- Precedence diagramming method (PDM)
- Arrow diagramming method (ADM)
- Graphical Evaluation and Review Technique (GERT)
PDM is also known as Activity-On-Node (AON)
Four types of logical relationship between activities:
Finish to Start [FS] : Activity must finish before the successor can start.
Start to Start [SS] : An activity must start before the successor can start.
Finish to Finish [FF] : An activity must finish before the successor can finish.
Start to Finish [SF] : An activity must start before the successor can finish. (rarely used)
Graphical Evaluation Review Technique [GERT]
Types of dependencies:
Mandatory dependency (Hard logic)
Discretionary dependency (preferred or soft logic)
Leads and Lags : Lead may be used to indicate that an activity can start before its predecessor activity is completed.
Lag is inserted waiting time between activities.
Estimation (important points)
- Should be based on WBS
- Should be done by the person doing work
- Historical info
- Schedule, cost and scope baselines
- Project schedule and budget
- may periodically recalculate the estimate to complete (ETC)
Padding: Guessing extra time or cost added to an estimate because of not enough info. (should not be followed)
Estimate Activity Resources: Resources include equipment and materials as well as people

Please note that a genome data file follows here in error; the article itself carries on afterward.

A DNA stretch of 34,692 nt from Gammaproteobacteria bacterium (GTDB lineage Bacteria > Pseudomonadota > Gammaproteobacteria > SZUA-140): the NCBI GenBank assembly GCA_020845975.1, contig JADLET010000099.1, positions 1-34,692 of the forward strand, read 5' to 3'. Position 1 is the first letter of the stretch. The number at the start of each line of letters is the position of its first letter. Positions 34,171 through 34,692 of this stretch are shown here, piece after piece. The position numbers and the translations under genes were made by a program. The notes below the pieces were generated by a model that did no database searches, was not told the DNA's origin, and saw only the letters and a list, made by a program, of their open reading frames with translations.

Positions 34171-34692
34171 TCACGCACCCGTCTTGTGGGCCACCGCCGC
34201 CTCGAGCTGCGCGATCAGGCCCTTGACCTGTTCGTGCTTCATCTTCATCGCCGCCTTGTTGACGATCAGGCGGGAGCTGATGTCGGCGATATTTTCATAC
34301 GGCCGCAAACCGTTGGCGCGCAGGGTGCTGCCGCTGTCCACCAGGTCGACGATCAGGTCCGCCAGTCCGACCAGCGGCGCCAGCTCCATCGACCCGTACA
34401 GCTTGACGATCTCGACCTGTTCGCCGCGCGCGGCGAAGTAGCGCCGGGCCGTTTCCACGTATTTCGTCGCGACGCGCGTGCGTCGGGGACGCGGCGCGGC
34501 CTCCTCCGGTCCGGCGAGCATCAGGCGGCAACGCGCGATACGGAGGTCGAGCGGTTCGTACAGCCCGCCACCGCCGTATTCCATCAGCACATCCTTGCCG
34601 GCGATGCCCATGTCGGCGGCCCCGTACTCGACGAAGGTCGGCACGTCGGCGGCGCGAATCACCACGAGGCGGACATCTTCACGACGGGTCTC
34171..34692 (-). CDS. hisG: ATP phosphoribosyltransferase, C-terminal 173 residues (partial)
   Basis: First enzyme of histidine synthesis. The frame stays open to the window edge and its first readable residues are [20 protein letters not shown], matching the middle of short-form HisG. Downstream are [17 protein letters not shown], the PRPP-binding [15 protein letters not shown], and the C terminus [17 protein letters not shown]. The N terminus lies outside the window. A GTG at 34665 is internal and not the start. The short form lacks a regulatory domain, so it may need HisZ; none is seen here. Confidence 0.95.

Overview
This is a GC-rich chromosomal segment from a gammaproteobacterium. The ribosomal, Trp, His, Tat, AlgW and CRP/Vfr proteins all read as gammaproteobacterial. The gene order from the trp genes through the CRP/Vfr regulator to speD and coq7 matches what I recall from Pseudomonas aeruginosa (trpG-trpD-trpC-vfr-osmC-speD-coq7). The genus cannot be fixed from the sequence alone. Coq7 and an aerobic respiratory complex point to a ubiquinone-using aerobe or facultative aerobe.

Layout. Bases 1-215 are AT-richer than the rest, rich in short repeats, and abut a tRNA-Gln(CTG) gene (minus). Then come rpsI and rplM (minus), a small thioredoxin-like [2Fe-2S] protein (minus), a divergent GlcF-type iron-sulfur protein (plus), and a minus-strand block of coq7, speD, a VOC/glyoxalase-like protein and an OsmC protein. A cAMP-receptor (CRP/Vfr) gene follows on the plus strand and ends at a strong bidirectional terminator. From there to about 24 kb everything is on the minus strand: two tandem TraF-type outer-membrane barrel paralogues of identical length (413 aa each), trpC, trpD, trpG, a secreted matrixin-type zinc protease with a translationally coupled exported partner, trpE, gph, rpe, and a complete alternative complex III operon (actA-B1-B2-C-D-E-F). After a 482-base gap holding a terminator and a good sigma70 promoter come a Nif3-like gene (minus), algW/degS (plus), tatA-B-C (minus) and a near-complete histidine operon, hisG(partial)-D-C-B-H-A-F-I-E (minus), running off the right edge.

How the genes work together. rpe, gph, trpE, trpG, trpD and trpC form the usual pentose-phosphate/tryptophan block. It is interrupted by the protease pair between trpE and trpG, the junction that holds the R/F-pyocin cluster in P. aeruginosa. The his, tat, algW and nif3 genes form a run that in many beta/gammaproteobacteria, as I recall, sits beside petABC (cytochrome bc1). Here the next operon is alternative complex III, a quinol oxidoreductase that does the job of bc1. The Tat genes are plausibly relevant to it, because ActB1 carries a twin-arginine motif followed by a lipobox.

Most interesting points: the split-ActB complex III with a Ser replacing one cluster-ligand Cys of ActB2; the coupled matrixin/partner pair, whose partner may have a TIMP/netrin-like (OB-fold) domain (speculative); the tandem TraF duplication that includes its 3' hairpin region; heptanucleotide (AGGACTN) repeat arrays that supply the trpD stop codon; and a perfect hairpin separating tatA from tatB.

Estimate Activity Durations:
- Analogous estimating
- Parametric estimating
- Three-point estimating [PERT Analysis] : Optimistic(O), Pessimistic(P) and Most Likely (M)
- Expected activity duration (Beta distribution) = (P+4M+O)/6
- Expected activity duration (Triangular distribution) = (P+M+O)/3
- Activity Standard deviation = (P-O)/6
- Activity Variance = [(P-O)/6]^2
- Reserve Analysis : Contingency reserve & Management reserve
- One-point estimating
- Regression analysis : [Scatter diagram]
- Heuristics means rule of thumb
- 80/20 rule : 80% of quality problems are caused by 20% of potential source problem.
- Compress the schedule by crashing, fast tracking and re-estimating
- Crashing - if time must change, what option will cause the least impact on cost. Crashing by definition, always results in increased costs.
- Simulate the project using Monte Carlo analysis to determine the likelihood of completing the project as scheduled
- Level Resources if necessary
- Schedule Network Analysis
- Critical Path Method
- Schedule compression
- What-if scenario analysis
- Monte-Carlo analysis uses computer software to simulate the outcome of a project, based on three point estimate. Monte-Carlo analysis can help deal with "path convergence". Monte-Carlo analysis also used as a risk management tool to quantitatively analyze risks.
- Resource leveling - Leveling lengthens the schedule & increase cost in order to deal with a limited amount of resources, availability and other constraints.
- Critical chain method - take into account both activity and resource dependencies
Float (slack) : 3 types of float are :
Total float (slack): Amount of time an activity can be delayed without delaying the project end date or an intermediary milestone.
Float & slack means the same thing.
Free Float (Slack) : Amount of time an activity can be delayed without delaying the early start date of its successor.
Project float (slack) : Amount of time a project can be delayed without delaying the externally important project completion date.
Activities on the critical path have zero float.
Float = Late Start(LS) - Early Start (ES)
Float = Late Finish (LF) - Early Finish (EF)